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Developer Hub

Developer Hub

https://addons.mozilla.org/en-US/developers/

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Service Unavailable Modify and extend Mozilla applications Add-ons add new functionality to Gecko-based applications such as Firefox, SeaMonkey, and Thunderbird. There are two main types of add-on: Extensions add new features to the application, while Themes modify the application's user interface. Add-ons can greatly affect the behavior of the application that hosts them. We've developed a set of guidelines to help ensure that they provide a good experience to users. These guidelines apply for all sorts of add-ons, whether they are hosted at addons.mozilla.org or not. Performance best practices in extensions - Extensions One of Firefox's great advantages is its extreme extensibility. Extensions can do almost anything. There is a down side to this: poorly written extensions can have a severe impact on the browsing experience, including on the overall performance of Firefox itself. This article offers some best practices and suggestions that can not only improve the performance and speed of your extension, but also of Firefox itself.

JavaScript - MDN Docs JavaScript (JS) is a lightweight, interpreted, programming language with first-class functions. While it is most well-known as the scripting language for Web pages, many non-browser environments also use it, such as node.js and Apache CouchDB. JS is a prototype-based, multi-paradigm, dynamic scripting language, supporting object-oriented, imperative, and declarative (e.g. functional programming) styles. Plugins Plugins are shared libraries that users can install to display content that the application itself can't display natively. For example, the Adobe Reader plugin lets the user open PDF files directly inside the browser, and the QuickTime and RealPlayer plugins are used to play special format videos in a web page. Plugins are now a legacy technology. They are not available on most mobile devices. Mozilla encourages website developers to avoid using plugins wherever possible. If there are plugin features which are not available in the web platform, we encourage developers to post their use cases to mozilla.dev.platform project list, so that Mozilla can prioritize web platform work to make those use cases possible.

How to build an XPCOM component in Javascript If you are looking for Add-on SDK solution for XPCOM JavaScript components then check out platform/xpcom module first. This is a "Hello World" tutorial for creating an XPCOM component in JavaScript. This tutorial does not describe how and why XPCOM works the way it does, or what every bit of the example code does. That's been detailed elsewhere. This tutorial will show you what you need to do to get a component working in as few and as simple steps as possible. Manifest Files - MDN Docs In this section, we'll see how to put chrome and XUL files into a package and create the manifest files for them. Packages A package is a set of XUL files and scripts that define the functionality of a user interface. Packages may be installed into Mozilla and referenced with chrome URLs.

Add-on Builder The Add-on Builder was a web-based development environment that allowed developers to create add-ons using the SDK APIs, but without needing to use the cfx command line tool. It was retired on April 1, 2014, and the "builder.addons.mozilla.org" domain now redirects to this page. If you have only used the SDK through the Builder, you already know most of what you need to know to develop using just the SDK.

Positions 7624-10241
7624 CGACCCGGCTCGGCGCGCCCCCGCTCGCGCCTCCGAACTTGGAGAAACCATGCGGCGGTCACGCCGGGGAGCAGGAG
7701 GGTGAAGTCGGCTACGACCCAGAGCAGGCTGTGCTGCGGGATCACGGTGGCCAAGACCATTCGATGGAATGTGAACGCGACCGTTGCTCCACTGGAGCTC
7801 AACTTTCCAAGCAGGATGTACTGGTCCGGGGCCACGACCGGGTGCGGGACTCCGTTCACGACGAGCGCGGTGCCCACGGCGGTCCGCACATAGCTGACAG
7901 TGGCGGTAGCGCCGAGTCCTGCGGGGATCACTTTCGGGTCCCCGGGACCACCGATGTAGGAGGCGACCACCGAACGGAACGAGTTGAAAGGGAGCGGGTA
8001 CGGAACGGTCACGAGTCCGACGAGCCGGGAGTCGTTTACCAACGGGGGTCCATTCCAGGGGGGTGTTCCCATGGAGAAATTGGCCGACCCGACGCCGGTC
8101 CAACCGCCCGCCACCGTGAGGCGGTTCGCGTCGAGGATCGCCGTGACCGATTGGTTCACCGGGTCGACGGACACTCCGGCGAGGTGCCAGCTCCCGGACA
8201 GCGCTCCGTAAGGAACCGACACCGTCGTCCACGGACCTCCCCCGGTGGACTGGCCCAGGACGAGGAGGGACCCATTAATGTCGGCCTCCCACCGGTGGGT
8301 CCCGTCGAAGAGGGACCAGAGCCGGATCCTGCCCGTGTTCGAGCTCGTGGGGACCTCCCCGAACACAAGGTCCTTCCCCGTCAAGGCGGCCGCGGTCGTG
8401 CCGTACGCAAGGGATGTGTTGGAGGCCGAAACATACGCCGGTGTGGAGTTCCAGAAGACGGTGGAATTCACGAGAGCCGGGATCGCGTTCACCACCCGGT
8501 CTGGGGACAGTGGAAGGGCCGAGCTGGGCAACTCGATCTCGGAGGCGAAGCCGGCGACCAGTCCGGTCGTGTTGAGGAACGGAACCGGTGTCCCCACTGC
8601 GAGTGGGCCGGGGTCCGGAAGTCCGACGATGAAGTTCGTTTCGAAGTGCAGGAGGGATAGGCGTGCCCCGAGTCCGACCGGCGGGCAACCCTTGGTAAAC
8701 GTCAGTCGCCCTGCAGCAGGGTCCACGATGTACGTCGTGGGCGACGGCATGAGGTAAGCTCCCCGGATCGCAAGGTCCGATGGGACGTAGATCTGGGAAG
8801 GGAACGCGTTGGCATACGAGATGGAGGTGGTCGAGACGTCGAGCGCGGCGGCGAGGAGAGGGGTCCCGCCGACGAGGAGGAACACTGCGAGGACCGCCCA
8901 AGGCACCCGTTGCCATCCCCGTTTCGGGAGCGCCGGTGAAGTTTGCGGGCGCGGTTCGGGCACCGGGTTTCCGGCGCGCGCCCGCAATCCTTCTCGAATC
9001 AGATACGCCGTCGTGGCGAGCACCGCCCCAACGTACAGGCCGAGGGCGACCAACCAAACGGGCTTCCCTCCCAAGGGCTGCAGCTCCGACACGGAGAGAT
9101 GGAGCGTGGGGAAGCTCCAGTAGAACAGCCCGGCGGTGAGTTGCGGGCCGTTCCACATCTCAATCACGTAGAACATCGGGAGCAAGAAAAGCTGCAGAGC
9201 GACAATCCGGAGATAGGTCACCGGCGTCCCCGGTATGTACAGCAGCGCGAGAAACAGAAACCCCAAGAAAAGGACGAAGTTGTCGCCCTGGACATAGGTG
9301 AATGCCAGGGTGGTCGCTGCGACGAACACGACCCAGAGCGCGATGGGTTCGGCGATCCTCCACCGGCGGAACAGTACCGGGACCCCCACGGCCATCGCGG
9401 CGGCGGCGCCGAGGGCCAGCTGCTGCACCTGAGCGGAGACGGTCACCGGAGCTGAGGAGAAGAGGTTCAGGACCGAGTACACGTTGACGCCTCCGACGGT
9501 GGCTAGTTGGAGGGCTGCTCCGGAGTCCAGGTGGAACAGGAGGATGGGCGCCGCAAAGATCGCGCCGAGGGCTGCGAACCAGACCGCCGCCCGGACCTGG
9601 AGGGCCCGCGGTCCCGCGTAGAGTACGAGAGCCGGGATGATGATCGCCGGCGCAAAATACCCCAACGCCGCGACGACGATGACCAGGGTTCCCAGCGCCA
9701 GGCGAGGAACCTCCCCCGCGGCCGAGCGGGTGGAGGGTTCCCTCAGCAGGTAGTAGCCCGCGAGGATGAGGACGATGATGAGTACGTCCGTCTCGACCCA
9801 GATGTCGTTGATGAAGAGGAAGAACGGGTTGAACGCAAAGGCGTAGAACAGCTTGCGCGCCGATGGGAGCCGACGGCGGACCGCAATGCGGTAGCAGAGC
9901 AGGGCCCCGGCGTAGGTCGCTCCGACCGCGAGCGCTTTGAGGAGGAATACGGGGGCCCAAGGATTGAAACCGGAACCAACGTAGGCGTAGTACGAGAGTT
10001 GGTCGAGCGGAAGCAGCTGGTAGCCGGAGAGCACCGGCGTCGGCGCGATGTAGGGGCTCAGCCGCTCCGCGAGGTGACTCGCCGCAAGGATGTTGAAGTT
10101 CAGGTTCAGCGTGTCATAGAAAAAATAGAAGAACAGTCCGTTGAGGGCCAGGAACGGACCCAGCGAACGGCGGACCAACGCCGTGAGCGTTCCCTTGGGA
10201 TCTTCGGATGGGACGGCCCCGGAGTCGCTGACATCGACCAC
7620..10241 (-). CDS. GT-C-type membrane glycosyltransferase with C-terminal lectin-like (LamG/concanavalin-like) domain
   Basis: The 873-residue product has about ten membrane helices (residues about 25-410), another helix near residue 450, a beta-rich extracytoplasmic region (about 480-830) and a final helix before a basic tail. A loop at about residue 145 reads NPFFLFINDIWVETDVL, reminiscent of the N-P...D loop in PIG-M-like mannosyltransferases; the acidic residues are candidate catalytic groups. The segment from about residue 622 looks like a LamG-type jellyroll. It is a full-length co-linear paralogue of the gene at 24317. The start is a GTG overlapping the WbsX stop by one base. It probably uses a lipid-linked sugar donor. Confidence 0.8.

Building a Thunderbird extension 4: chrome manifest - Extensions The file called chrome.manifest tells Thunderbird what packages and overlays are provided by the extension. Open the file called chrome.manifest that you created and add this code: content myfirstext chrome/content/ content specifies the type of material in the package myfirstext is the name of the chrome package (specified in the first segment of <em:id> in the install.rdf file chrome/content/ is the location of the package's files within the chrome namespace

Adding items to menus From MozillaZine Knowledge Base Note: Information in this section applies to Mozilla Suite, Firefox and Thunderbird and other XUL-based applications. When I say Mozilla, I mean one of these three applications. This tutorial describes steps necessary to add a static or a dynamic menu item to Mozilla from an extension. It's created for beginner extension developers; if you're a user, you probably want to search for existing extensions that do what you need.

Themes Themes are skins for different Mozilla applications. They allow you to change the look and feel of the user interface and personalize it to your tastes. A theme can simply change the colors of the UI or it can change every piece of its appearance. The Theme documentation here is out of date, but we're hoping to get some help to update it soon. Setting up an extension development environment This article gives suggestions on how to set up your Mozilla application for extension development. Unless otherwise specified, these suggestions apply to both Firefox and Thunderbird as well as SeaMonkey version 2.0 and above. Overview Create a development user profile to run your development firefox session; with special development preferences in about:config. Install some Firefox development extensions to your dev profile. Edit files in the extensions folder of your profile and restart the application with the dev profile.

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